Rev. Marthame and Mrs. Elizabeth Sanders are Presbyterian Mission Partners working in the Palestinian Christian village of Zababdeh. Rev. Marthame and Mrs. Elizabeth Sanders are Presbyterian Mission Partners working in the Palestinian Christian village of Zababdeh. November in Palestine is the month for the olive harvest. Most of Zababdeh headed for the hills to strip their trees bare and bring fruit to the local olive presses where it is turned into oil. We joined several families in their work, enjoying the change of pace from school (which closed for a weekend so that the whole family could lend a hand in the task). The trees are beautiful; the land is beautiful; the work is hard but rewarding. Most of the olives harvested are consumed at home, whole, or as oil. Some is sold locally, and very little – if any – ends up being exported outside of Palestine.
The harvest is a task that takes most of the month, and you can hear the hum of the tractors early in the morning and late at night, going to and returning from the family orchards. Many families have given us fresh oil from their trees – there is nothing like fresh baked bread with a little Zababdeh olive oil! The entire life of the community is altered by these days. Children come to school tired, having already worked several hours in the groves.
Church is nearly empty on Sunday mornings, as everyone heads for the hills and the harvest. Because of inadequate rainfall, last year there was no harvest, and so this year's crop is especially important. Also, as the Israeli closure of the West Bank tightens, the local economy is slowly being strangled. People need every cent (or shekel) they can get. It feels ironic in these days of armed conflict to work among olive branches.
But it cannot help but add deeper meaning to a tree which is already deeply symbolic. Christ told his disciples to learn their lesson from the fig tree, and we know that the olive tree has much to teach us, too. Some of the trees in Zababdeh are only several generations old, planted by grandparents who cleared the land by hand, planted seedlings, watered the dry earth, moved rocks and stones, cleared away the brush, terraced the hills, and passed these gifts along to their children and grandchildren. We understand in a deeper way why it is so agonizing for Palestinians to lose their lands and trees.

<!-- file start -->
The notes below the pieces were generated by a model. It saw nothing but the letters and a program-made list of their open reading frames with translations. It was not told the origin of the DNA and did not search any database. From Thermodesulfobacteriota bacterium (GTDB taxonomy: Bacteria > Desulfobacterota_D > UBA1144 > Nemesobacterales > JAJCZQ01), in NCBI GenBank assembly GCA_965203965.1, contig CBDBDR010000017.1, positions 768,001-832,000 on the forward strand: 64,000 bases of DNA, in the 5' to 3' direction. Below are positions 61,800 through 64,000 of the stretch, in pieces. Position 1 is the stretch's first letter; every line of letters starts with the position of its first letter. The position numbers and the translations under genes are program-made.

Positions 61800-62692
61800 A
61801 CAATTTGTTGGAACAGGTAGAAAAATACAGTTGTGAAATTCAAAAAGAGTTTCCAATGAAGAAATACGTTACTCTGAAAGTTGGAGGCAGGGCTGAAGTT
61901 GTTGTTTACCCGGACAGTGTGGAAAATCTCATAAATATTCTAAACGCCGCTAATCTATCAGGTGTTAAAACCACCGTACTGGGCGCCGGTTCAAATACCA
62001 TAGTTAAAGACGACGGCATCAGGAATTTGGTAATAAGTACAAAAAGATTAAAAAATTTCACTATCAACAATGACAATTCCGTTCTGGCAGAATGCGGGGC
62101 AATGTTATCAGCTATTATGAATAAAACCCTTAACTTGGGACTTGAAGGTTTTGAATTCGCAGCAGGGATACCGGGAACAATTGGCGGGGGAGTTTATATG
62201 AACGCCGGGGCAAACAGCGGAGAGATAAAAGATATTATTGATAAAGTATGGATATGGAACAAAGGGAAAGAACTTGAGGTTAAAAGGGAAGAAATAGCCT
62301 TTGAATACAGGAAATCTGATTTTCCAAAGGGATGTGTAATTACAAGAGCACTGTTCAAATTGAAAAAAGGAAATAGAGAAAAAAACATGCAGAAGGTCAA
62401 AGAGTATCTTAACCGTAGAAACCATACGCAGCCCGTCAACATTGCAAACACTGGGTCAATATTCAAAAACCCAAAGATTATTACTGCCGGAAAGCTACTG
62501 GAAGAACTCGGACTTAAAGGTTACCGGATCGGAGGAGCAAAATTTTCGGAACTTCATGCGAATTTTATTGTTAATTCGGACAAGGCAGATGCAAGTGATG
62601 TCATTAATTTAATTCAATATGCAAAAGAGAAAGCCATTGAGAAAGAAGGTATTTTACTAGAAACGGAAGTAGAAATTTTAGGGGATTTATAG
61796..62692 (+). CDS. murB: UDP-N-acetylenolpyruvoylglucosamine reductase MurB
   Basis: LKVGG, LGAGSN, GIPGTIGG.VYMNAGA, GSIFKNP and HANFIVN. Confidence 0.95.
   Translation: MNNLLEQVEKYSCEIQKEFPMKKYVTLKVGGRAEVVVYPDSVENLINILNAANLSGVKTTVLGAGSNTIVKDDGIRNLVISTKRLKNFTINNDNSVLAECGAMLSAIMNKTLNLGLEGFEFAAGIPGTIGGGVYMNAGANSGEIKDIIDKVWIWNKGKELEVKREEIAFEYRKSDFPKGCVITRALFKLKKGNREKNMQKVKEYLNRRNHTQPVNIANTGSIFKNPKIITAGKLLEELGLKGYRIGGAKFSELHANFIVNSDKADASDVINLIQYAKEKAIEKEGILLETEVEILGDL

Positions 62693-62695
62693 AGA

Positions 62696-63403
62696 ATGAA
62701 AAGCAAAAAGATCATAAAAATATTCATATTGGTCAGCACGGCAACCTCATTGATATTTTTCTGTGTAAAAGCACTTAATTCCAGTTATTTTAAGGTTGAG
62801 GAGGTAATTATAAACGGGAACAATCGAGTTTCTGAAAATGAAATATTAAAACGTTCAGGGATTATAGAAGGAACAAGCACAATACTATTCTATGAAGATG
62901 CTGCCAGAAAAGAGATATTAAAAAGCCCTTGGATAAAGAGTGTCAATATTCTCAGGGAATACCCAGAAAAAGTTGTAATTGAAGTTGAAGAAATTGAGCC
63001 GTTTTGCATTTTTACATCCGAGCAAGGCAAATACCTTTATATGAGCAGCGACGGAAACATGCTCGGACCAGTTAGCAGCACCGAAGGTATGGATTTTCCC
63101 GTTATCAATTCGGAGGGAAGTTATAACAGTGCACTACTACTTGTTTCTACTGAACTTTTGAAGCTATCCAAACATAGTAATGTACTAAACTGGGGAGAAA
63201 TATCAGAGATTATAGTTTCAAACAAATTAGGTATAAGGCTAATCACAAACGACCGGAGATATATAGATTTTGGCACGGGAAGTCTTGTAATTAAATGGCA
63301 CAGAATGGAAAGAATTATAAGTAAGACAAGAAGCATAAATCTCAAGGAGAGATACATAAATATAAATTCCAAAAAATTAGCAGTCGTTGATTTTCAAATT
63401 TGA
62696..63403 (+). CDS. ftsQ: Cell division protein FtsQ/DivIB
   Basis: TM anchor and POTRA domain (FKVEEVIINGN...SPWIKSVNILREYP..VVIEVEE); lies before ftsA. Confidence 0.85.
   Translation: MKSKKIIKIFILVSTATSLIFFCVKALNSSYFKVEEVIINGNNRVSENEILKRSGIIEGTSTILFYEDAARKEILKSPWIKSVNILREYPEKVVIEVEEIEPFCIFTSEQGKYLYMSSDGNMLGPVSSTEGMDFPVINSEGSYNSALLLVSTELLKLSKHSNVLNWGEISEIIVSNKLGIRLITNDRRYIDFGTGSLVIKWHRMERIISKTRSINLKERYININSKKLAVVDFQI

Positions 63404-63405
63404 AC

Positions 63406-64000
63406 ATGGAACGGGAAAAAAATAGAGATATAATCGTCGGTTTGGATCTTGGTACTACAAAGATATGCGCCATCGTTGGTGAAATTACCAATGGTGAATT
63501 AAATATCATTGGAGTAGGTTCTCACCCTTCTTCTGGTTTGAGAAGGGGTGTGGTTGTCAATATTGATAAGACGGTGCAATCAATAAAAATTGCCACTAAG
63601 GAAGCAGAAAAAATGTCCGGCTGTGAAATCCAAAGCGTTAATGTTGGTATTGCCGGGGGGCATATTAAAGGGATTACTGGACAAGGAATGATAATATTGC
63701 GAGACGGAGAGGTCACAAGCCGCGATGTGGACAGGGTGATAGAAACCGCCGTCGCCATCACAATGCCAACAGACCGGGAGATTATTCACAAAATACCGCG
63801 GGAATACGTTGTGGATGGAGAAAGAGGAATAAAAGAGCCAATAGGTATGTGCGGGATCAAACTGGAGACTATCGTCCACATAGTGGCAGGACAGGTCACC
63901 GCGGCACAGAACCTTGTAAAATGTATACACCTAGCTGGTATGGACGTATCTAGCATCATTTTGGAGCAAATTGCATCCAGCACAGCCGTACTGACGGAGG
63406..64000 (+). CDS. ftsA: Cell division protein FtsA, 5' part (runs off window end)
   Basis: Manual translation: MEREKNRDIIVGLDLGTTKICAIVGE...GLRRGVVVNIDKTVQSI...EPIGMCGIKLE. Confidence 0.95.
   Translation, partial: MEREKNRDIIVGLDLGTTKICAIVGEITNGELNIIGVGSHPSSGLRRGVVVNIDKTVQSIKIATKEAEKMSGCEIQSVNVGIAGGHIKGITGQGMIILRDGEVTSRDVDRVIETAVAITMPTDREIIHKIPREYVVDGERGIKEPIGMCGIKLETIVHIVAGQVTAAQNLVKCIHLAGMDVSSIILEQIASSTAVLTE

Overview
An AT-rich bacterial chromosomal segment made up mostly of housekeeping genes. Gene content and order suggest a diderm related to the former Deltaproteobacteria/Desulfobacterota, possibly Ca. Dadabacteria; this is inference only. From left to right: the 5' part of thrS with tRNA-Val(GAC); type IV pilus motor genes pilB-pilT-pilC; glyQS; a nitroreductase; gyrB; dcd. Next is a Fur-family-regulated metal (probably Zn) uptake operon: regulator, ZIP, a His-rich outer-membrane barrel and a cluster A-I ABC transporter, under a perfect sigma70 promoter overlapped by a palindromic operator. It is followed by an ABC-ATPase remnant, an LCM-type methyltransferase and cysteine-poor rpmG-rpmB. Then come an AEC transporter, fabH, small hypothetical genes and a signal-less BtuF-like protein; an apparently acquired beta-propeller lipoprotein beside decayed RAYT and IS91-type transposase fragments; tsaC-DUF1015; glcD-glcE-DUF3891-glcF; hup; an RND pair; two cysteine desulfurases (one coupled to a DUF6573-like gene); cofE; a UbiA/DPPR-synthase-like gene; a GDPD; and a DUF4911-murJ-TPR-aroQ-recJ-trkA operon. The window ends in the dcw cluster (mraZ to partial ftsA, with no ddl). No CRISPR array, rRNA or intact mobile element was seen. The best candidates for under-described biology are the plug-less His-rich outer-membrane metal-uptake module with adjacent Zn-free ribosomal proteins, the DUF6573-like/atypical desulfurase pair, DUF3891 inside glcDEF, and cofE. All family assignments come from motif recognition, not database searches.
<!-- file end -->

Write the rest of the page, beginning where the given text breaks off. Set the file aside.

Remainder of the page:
Stories from people who fled during Al Nakba ("The Catastrophe") of 1948 often center around the loss of the family olive trees, to which (like their homes) they have never been allowed to return. These trees are very real and very symbolic connections to the land for these people, and as we picked olives with our friends, we felt their passionate desire for their homeland. Other trees have been here since the Romans controlled these lands, nearly 2000 years ago. These grand patriarchs carry meaning for the Christian minority here. Like the Christian community, these trees have witnessed the oppression of Roman, Ottoman, and Israeli occupations. And, like the Believers, the trees persevere, and continue to grow and bear good fruit. Yesterday word came to us that a sixty year-old Palestinian was been stoned to death by Israeli settlers in the West Bank while he harvested his olives. We remain hopeful in the thought that, like so many tragedies these trees have seen, this too shall pass.